This article is last installment of a series contrasting budget cut options identified by NC General Assembly joint appropriations subcommittees with revenue options that would preserve decades of public investment in the economic and social advancement of North Carolina. Click here for other articles in the series.
North Carolina’s budget is the tool by which policymakers invest in the public structures—schools, roads, courts and clinics—from which we all benefit. Even before the current recession, however, North Carolina had been under-investing in these public structures, thereby undermining the state’s prospects for economic recovery and access to economic opportunity for all North Carolinians. Yesterday, House legislative leaders announced their subcommittee recommendations for the Fiscal Year 2011-2013 budget. These recommendations fail to take a balanced approach to the state’s fiscal challenges, relying solely on cuts to public investments that will be particularly devastating to working families, the elderly and businesses.
Some weeks ago the Senate and House leadership had signaled this would be their approach when they released a budget target of $18.3 billion. This figure is $1.6 billion less than the Governor’s proposal and reflects an 8.4 percent reduction over the current year budget, making it the largest year-over-year reduction in total state spending in the last 30 years.
Rather than address the root causes of North Carolina’s current fiscal challenges—historically low revenue—North Carolina’s policymakers have claimed the problems can only be fixed by cutting spending. This is simply not true. Just as a contractor doesn’t arrive at a building site with just a hammer, North Carolina’s policymakers must have and use more policy tools than spending cuts. This is especially true when the cause of the shortfall is the collapse in revenue driven by a weak economy and made worse by an outdated revenue.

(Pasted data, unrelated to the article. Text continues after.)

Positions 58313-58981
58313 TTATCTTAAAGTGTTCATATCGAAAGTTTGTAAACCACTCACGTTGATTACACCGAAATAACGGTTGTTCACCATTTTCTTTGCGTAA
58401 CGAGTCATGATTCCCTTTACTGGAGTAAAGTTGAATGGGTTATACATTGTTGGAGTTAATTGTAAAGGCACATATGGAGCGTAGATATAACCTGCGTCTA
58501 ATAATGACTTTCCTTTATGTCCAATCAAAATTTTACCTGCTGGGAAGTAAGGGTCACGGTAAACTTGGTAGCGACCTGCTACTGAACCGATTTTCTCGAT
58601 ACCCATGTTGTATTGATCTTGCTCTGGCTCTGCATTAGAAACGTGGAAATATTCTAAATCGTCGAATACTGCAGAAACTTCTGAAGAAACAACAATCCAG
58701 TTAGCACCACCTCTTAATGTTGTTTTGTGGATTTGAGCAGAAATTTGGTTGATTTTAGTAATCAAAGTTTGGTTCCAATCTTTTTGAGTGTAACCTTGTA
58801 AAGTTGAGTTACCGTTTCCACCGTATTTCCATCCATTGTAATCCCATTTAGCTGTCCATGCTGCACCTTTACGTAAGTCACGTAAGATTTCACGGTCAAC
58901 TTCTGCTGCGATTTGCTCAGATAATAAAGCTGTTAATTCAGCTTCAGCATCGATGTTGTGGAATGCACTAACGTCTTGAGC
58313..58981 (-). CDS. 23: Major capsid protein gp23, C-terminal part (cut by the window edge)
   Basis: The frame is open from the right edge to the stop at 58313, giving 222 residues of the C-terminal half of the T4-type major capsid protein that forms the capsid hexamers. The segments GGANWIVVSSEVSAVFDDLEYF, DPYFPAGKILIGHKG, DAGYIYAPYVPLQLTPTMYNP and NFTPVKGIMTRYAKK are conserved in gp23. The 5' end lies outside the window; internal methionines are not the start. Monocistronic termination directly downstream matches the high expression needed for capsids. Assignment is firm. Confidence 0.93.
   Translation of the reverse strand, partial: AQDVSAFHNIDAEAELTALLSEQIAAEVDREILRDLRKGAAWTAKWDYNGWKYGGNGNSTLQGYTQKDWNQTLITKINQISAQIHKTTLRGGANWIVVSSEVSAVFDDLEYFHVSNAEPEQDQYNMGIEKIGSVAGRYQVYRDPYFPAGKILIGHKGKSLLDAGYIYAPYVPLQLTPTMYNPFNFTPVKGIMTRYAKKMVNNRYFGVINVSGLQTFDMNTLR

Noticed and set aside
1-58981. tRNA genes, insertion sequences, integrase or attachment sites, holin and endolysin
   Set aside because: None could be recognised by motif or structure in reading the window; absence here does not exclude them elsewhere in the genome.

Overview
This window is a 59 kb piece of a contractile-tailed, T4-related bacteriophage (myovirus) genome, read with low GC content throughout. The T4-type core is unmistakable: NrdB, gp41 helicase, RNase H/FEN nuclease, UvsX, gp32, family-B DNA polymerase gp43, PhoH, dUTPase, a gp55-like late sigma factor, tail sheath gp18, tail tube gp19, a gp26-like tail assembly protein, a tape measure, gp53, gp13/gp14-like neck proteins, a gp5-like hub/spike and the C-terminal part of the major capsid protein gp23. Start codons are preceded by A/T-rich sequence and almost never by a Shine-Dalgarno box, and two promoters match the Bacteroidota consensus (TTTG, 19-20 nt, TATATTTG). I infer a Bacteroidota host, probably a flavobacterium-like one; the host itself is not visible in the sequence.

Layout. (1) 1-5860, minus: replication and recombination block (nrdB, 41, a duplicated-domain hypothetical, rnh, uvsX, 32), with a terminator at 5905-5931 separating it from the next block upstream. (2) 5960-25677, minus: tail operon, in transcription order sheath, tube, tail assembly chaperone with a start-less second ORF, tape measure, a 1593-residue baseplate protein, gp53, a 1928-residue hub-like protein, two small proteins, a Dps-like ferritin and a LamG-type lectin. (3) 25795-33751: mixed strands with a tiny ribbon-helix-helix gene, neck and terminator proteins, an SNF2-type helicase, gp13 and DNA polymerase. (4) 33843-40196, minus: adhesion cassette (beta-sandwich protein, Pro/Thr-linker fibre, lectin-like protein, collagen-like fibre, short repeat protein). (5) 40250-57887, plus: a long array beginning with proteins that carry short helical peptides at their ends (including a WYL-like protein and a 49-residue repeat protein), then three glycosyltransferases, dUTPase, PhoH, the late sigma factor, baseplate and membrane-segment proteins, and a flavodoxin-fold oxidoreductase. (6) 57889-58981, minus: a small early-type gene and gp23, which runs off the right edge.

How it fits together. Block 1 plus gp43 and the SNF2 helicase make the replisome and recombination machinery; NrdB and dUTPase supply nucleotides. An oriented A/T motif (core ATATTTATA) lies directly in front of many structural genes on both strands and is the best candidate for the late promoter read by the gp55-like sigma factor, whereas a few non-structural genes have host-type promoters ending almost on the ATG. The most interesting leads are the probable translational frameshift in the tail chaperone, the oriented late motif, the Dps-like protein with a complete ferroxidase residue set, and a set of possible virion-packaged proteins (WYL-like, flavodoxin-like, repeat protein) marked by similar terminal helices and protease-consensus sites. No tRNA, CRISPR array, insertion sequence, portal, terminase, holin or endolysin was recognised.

North Carolina’s policymakers do have choices. They can take a balanced approach to addressing the state’s fiscal challenges that includes both cuts and additional revenue, a move that would be supported by the public according to recent polls. Taking such a balanced approach would not only ensure the state’s investments in public structures continue but also could establish a more adequate and equitable revenue system that supports economic recovery and paves the way to a stronger economic future for the state.
The House leadership recommendations are moving North Carolina in a different direction, taking the state backwards in a way that will harm working families in North Carolina, especially those struggling the most in this economic downturn, and diminish the state’s ability to recover and grow. The cuts recommended in this proposal will result in thousands of job cuts in both the public and private sectors; families will receive less support in providing their children with health care and education; and communities will see the investments in their infrastructure erode. House budget leaders are doing a disservice to North Carolinians with this proposal, a disservice that reverses decades of progress and will undermine opportunity for the people of this state for years to come.
|The NC House has recommended
the following budget cuts …
|… but instead of making cuts,
|Health & Human Services|
|Justice & Public Safety|
|Total Cuts: $1.5 billion
Total Public Jobs Cut: > 10,992
|Total Revenue: $1.3 billion
Total Public Jobs Cut: None
—Text: Alexandra Sirota, Director, NC Budget and Tax Center; Chart: Brenna Burch and Edwin McLenaghan, Public Policy Analysts, NC Budget and Tax Center